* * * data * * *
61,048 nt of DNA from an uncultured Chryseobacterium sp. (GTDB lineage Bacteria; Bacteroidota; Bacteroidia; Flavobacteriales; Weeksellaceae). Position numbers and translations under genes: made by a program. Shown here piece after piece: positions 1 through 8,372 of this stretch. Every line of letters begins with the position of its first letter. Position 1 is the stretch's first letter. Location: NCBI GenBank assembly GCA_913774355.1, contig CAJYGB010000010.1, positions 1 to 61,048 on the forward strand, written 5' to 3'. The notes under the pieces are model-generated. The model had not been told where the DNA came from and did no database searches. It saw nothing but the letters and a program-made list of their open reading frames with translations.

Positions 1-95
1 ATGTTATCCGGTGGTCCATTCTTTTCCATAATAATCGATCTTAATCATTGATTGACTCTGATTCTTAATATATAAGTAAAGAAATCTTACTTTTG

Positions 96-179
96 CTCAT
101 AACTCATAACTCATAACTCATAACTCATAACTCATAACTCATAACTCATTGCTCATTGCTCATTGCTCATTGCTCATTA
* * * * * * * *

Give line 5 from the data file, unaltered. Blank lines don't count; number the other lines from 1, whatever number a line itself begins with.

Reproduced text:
96 CTCAT